The Brighton Festival Icebreaker This Is For All Mankind concerts concluded with a performance of four songs sung by Brian, arranged by Woojun Lee and played by Icebreaker.

Gary Mcleod writes:

Just thought I had to let you know that I've just seen Brian at Brighton Dome, Sunday May 2, where he introduced a performance of Apollo by Icebreaker, which was sublime. When the gig finished, we were getting ready to leave when Brian came on and asked "do you want to hear some songs?" and sang 'Julie With...', 'Just Another Day', 'By This River' and 'And Then So Clear'. I never expected to hear any Eno oldies in the festival, so I'm thoroughly chuffed to bits!

Some bloggers have reviews.

James Poke of Icebreaker has a few tracks from the arrangement of Apollo played at last year's Science Museum concerts on TotallyRadio.com's Experimental programme.

Brian bigs up the Liberal Democrats.

Leo Abrahams pronounces the Pure Scenius album done to a turn. And apparently some off-cuts from the sessions for The Lovely Bones soundtrack are heading for an album too.

Rory Walsh trekked through the rain to the Eno installation at Marborough House on Saturday...

I got very wet and when I got to Marlborough House there was a sign saying that it will not open until the 4th May (looking in the window they seem to be still clearing up so Tuesday may be optimistic).

The gateways to the city have ‘Eno’ banners and Revamp, a dress hire firm in Sydney Street, has a Here Come the Warm Jets era window to welcome The EEN (who he ?).

Shop steward, a shop shop steward? Een bygone? It's as if he never went away.

Our previous update was on 30th April when we wrote:

Gearing up for the Brighton Festival, Brian gives some interviews.

Rory Walsh sends this information from the Brighton Festival, though we can't currently find much about it online:

New Brian Eno event just announced! Speaker Flowers Sound Installation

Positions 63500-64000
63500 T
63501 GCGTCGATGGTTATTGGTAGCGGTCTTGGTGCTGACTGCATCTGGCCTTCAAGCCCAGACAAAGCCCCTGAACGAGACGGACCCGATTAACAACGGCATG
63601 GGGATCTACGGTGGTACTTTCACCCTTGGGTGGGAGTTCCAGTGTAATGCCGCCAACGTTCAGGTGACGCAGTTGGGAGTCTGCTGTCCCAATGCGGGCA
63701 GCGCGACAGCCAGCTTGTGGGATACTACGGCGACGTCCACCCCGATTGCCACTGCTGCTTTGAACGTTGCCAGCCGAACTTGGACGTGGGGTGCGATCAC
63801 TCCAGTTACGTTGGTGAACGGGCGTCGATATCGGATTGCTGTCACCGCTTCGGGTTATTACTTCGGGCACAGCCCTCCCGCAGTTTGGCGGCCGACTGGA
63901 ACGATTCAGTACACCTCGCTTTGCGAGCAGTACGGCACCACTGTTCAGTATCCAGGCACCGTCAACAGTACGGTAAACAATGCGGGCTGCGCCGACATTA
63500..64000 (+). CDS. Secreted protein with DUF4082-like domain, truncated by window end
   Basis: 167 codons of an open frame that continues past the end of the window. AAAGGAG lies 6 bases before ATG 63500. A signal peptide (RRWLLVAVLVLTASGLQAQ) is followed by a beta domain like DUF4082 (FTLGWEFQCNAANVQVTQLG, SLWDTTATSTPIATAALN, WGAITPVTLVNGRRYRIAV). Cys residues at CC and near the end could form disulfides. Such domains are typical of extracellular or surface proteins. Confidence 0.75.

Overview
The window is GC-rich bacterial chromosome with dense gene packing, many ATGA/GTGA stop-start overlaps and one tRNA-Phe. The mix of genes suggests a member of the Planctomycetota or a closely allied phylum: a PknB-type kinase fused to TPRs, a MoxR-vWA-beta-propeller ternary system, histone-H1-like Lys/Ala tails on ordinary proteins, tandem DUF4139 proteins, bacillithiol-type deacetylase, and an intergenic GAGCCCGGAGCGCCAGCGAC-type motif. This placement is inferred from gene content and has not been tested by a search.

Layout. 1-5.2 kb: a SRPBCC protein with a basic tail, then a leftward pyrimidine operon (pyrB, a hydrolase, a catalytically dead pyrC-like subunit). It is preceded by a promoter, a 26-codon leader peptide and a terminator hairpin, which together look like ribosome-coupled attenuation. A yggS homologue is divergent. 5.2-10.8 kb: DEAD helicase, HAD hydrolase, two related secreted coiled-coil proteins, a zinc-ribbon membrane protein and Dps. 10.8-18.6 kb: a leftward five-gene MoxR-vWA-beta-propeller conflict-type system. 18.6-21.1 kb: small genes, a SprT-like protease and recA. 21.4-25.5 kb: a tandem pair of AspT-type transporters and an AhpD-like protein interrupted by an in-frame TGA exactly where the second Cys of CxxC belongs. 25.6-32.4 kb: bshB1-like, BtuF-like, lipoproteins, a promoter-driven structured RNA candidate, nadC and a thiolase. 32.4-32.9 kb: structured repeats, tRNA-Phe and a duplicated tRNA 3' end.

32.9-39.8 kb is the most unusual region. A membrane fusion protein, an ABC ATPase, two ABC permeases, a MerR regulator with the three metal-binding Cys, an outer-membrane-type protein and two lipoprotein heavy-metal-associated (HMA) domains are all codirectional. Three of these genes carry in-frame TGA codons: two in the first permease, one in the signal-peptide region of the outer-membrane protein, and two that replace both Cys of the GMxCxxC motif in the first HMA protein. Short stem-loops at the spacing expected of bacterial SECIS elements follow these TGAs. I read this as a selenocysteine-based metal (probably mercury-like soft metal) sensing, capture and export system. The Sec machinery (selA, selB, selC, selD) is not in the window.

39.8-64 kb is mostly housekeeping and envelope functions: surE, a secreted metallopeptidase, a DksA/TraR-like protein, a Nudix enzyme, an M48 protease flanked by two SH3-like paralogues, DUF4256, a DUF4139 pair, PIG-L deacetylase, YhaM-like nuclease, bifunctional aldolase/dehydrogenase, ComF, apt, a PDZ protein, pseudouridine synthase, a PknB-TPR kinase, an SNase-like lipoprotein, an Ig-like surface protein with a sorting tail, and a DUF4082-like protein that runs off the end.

This sound installation consists of fifty Eno-designed speaker flowers, each with its own sound created in response to the once-magnificent Grade 1 listed Marlborough House.

There will also be an opportunity to buy exclusive prints and a specially commissioned CD of Eno’s music.

Throughout the Festival, 12noon – 6pm, FREE – Marlborough House, Old Steine (Brighton)

EnoWeb believes that the CD is called Making Space and will be sold exclusively at Brian's installations.

Other items of interest from the Brighton Festival...

"Would you like your ashes raked?" is something that the volcano Eyjafjallajökull might well have asked Eno. A big fan of Brian's early music, Eyjafjallajökull lost interest when he released Music For Airports and has been planning a way of getting back at him ever since. Anyway, its cloud of invisible volcanic ash was responsible for preventing Brian from flying to Mexico for his 77 Millones de Pinturas and lecture combi. With the lecture postponed until he can set foot on Mexican soil, Brian conducted a press conference via video link.

Alex Rubli writes:

The press conference was fun, we had a (skype) videoconference with Brian, he was amused, with good humor, he once said that his nose is not what it looks like in the screen, it is smaller... Somebody asked him, why he started to show his installation in Mexico (it will be presumably be shown in South America), he answered, that he was here, some time ago, he was in a small town and on one afternoon there was a dance at "the plaza", and saw a 90 year old couple dancing, " I want to be in a place where you see such things !!"

A banner for the event appears to have featured EnoWeb's URL rather prominently -- what with that and Fabrica using print-outs from the site at its 77 Million Paintings installation, it almost makes us feel like an officially recognised site. But not entirely.

Stereo Eno -- blows Avatar out of the water if you get the parallax right. Much hilarity ensues at EnoWeb. We suspect the correct version may have been www.enoSHOP.co.uk. Outside the installation.

Alex has a page on his Nerve Net site with links to information on the Mexico events.

Robert Dansby writes: Thought you'd get a kick out of this.